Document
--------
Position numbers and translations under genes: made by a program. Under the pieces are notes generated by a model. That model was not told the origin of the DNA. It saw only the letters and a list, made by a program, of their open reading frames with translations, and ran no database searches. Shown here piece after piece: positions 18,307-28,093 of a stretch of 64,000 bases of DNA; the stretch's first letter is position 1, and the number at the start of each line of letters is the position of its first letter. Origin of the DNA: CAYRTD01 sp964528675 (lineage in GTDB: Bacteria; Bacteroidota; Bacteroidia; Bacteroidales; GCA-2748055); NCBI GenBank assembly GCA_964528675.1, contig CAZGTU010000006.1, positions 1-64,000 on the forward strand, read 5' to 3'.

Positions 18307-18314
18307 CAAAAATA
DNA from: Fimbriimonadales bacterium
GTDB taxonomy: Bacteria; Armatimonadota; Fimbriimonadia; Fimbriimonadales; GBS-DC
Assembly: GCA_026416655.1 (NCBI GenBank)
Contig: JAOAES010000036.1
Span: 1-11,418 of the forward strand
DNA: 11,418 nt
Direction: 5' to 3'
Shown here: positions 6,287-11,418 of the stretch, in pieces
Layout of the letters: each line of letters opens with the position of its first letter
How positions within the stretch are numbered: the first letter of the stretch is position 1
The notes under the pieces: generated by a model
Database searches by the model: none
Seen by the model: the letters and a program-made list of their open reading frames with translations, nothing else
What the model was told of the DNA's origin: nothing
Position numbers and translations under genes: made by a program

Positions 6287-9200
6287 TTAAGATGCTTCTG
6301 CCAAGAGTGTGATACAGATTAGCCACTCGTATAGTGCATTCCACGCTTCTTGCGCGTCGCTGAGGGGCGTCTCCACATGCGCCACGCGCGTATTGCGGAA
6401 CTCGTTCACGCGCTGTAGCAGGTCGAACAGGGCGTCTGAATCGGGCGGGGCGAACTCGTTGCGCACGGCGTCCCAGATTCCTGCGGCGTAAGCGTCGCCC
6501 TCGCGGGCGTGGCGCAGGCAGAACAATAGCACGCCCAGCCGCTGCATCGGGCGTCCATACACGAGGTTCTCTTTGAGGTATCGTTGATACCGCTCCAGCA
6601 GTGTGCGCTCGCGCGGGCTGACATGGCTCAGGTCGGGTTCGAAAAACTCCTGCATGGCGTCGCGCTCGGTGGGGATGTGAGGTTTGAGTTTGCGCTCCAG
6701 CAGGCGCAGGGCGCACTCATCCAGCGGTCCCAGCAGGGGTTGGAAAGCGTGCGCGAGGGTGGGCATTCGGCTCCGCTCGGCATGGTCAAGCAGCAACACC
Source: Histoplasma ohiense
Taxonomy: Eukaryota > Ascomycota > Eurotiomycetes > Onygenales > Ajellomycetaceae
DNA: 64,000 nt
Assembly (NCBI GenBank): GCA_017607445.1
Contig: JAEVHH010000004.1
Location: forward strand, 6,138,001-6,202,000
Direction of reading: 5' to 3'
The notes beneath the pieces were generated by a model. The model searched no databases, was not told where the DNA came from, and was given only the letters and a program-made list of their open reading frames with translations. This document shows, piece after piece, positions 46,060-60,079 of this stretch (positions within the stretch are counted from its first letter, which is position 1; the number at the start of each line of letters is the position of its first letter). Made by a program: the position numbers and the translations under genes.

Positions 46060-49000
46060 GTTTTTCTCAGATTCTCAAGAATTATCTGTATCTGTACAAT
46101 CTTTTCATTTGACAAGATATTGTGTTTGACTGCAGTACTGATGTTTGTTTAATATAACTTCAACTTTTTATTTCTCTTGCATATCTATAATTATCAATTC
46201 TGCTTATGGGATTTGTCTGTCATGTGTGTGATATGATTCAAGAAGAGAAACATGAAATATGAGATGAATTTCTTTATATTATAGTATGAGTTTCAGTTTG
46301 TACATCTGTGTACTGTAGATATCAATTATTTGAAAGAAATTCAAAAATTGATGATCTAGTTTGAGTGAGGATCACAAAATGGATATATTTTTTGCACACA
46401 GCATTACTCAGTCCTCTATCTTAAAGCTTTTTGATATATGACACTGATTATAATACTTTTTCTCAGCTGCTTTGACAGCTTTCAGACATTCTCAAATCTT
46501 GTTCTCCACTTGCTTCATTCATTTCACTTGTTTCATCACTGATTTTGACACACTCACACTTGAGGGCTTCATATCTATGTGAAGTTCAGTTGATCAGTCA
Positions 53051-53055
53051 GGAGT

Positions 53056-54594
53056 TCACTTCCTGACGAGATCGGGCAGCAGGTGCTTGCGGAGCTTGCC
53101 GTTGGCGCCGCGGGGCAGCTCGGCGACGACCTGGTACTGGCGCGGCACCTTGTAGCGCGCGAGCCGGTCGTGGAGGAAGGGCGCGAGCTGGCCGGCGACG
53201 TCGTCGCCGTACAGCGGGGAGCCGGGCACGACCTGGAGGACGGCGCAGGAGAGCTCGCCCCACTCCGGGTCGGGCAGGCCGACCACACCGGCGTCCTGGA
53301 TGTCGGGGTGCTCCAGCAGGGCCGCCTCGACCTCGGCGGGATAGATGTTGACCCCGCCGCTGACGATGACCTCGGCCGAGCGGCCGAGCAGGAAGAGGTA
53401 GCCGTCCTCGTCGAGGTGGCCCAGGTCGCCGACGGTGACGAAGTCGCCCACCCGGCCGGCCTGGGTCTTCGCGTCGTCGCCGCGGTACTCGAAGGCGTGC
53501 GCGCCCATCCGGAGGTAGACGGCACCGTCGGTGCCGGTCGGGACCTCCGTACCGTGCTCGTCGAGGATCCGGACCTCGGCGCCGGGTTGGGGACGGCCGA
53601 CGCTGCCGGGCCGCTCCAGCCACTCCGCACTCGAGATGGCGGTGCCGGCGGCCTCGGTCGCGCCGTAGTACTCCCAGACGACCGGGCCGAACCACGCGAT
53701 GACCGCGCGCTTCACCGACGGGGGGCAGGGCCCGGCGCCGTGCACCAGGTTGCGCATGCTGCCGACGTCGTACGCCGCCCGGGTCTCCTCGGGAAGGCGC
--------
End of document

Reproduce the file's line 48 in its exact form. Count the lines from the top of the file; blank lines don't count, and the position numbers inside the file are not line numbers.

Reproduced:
53401 GCCGTCCTCGTCGAGGTGGCCCAGGTCGCCGACGGTGACGAAGTCGCCCACCCGGCCGGCCTGGGTCTTCGCGTCGTCGCCGCGGTACTCGAAGGCGTGC